Dennis D. McDonald (ddmcd@outlook.com) is an independent consultant located in Alexandria Virginia. His services and capabilities are described here. Application areas include project, program, and data management; market assessment, digital strategy, and program planning; change and content management; social media; and, technology adoption. Follow him on Google+. He also publishes on CTOvision.com and aNewDomain.

UCLA and MySpace Team Up for Emergency Communications

By Dennis D. McDonald

I recently interviewed UCLA graduate student Sara Cohen about an important project she has initiated: establishing an official system whereby UCLA will use a special pre-established MySpace page in the event of an emergency to communicate with students, faculty, community, and parents.

As the father of a student at Virginia Tech the topic of emergency school communications is of interest to me. It was while researching my white paper School Communications & Emergency Response: What are the Implications for Social Media?  that I learned of Sara’s similar interests. We’ve been corresponding ever since. Her project is now to the point where she can talk about the details.

The background: Sara is from New Orleans. Her interest in using social networking systems as emergency communications systems arose when she found herself using tools like Facebook and MySpace to communicate with her friends from New Orleans following Katrina. When she moved to Los Angeles and later became a graduate student at UCLA (she’s studying for an MPP degree in UCLA’s Public Policy program) she did some more research into social networking.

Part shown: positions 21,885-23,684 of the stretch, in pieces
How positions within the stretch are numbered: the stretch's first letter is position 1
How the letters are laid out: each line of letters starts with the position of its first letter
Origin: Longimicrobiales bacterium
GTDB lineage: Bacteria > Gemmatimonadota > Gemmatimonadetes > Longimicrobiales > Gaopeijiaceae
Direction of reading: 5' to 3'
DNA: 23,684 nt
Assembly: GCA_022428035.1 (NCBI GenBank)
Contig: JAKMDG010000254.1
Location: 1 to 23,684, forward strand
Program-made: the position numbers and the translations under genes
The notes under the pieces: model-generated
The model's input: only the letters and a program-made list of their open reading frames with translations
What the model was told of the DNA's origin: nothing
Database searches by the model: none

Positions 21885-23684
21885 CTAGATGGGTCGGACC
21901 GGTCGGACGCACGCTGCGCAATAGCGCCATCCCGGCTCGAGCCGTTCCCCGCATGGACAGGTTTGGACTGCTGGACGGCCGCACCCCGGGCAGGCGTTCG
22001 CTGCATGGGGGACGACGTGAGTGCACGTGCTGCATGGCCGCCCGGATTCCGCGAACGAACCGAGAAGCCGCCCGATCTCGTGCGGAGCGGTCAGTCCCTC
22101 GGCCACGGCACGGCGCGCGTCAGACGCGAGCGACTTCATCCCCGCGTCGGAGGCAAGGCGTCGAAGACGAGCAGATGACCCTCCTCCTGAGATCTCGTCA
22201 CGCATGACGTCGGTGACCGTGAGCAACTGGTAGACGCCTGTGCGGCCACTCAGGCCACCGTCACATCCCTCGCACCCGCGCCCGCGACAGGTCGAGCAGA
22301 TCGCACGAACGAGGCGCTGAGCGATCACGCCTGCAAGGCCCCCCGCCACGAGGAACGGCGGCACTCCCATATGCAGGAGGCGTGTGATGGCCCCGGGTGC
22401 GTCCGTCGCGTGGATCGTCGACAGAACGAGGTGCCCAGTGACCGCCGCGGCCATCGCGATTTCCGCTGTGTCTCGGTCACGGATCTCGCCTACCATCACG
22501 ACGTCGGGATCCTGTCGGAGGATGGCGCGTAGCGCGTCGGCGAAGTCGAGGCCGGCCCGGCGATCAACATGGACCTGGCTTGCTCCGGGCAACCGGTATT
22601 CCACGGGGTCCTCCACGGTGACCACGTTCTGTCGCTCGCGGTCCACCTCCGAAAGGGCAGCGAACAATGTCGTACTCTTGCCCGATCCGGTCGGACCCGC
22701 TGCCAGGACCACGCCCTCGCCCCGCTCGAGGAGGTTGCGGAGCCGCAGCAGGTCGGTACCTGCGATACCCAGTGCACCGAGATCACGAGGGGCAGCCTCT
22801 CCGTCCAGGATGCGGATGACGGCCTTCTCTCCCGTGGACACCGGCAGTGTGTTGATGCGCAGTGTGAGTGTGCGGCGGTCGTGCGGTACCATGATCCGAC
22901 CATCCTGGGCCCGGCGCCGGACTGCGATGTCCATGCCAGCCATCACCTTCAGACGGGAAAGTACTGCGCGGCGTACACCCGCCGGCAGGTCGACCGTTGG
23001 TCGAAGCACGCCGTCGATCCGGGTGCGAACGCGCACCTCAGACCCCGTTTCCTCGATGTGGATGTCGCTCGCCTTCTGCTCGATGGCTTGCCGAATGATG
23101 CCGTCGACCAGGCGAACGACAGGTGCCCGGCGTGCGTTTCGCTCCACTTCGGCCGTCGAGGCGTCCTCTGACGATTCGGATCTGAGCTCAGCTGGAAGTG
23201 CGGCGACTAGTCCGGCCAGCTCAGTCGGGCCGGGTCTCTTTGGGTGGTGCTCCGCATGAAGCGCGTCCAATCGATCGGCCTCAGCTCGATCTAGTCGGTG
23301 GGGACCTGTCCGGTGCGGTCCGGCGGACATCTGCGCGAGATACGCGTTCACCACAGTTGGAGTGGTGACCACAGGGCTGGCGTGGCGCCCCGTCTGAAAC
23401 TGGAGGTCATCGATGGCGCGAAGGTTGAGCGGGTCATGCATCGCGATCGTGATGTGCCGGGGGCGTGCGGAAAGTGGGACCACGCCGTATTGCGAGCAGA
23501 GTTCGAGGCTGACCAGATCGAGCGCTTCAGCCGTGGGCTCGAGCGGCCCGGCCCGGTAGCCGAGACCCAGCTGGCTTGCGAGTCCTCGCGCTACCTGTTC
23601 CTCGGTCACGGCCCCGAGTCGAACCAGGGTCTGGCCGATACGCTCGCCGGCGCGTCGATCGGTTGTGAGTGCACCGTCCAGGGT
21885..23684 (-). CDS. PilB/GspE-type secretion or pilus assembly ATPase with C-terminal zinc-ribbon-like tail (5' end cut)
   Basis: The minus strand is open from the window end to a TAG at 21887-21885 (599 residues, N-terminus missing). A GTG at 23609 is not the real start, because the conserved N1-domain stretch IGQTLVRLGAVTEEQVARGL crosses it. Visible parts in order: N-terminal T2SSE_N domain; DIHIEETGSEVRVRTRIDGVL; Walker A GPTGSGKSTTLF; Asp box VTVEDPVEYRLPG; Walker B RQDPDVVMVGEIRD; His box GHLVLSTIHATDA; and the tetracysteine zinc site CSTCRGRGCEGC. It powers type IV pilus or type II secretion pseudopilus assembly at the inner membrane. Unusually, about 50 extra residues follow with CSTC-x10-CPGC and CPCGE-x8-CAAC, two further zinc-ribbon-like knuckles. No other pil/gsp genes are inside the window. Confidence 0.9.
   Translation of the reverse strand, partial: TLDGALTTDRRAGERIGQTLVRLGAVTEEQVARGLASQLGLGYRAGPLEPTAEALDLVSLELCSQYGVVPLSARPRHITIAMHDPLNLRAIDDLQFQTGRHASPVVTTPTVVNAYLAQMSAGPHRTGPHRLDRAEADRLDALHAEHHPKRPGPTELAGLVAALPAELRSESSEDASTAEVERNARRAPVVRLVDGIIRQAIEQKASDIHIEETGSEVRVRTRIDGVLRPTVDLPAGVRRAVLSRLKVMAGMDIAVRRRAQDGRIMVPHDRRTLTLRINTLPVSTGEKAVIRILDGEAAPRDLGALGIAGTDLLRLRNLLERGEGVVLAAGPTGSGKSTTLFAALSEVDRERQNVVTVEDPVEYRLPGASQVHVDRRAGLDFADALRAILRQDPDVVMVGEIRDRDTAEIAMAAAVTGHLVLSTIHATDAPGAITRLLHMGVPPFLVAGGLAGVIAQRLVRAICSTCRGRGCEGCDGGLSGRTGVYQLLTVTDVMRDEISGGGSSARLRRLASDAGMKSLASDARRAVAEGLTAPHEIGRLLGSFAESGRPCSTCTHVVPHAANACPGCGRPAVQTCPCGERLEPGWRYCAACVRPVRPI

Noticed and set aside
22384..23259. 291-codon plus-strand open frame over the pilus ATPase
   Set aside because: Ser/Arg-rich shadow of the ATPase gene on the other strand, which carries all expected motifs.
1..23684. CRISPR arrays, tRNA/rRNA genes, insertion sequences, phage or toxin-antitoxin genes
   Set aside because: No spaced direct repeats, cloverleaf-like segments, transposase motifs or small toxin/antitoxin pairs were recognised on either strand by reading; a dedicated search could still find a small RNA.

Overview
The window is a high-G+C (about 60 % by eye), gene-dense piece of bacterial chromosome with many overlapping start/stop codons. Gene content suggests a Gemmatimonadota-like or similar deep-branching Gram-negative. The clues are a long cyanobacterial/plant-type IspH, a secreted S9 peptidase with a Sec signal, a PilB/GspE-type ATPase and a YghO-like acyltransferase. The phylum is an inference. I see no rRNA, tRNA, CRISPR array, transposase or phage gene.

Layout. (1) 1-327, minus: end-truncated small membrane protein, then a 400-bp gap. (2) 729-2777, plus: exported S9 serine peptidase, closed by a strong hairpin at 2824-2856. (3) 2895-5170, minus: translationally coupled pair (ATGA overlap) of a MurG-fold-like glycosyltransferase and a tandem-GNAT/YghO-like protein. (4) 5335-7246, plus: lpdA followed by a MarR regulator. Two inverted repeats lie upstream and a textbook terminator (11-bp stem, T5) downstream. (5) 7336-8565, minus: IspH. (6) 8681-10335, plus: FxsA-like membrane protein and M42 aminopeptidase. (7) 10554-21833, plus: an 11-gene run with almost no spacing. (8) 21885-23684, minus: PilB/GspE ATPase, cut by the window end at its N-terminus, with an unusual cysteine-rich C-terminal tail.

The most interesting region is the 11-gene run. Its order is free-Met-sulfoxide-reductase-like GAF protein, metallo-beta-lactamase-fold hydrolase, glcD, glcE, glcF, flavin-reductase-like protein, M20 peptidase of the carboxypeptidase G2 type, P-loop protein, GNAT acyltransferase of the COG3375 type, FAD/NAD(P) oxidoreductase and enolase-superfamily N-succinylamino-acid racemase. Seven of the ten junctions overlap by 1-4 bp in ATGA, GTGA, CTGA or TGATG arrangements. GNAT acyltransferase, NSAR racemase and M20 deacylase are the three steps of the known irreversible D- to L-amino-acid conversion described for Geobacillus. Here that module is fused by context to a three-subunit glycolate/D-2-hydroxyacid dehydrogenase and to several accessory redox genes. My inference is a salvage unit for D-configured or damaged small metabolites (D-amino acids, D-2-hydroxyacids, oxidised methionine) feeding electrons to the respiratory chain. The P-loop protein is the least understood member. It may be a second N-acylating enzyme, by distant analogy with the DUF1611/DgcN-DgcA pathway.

Last July, she proposed as her thesis project that UCLA use MySpace as an “official” way to communicate with students during a crisis. Her adviser and the school were enthusiastic about the project, as was MySpace.

I asked her, “Why MySpace?” She answered, “It’s because the page is openly accessible on the web. UCLA already has an opt-in emergency email “broadcast” system, but we wanted something that would be publicly viewable to all, especially parents, when we turned it on. MySpace provides that feature.”

While initial interest in the project was enthusiastic, the details are taking longer to work out. The experimental MySpace page right now is a private page. The plan is to eventually make it public and then to use it for information distribution in the event of an emergency.

I asked her what features would be available, for example, would students have the ability to post “I’m OK” messages? “Not initially,” she says. “That’s one of the features that is taking a lot of time to work through the school’s bureaucracy. There are some legal concerns about school liability and the plan is to make the page, initially at least, a one-way system for making official information available to the public — and parents.”

She says UCLA will be taking advantage of MySpace’s substantial server and internet resources to ensure availability of emergence information in order to overcome the possibility that the school’s own web sites might become overloaded in a crisis.

In the future, Sara says, other UC campuses may participate; meetings were held recently where enthusiastic support was shown by representatives of the system’s other campuses.

 

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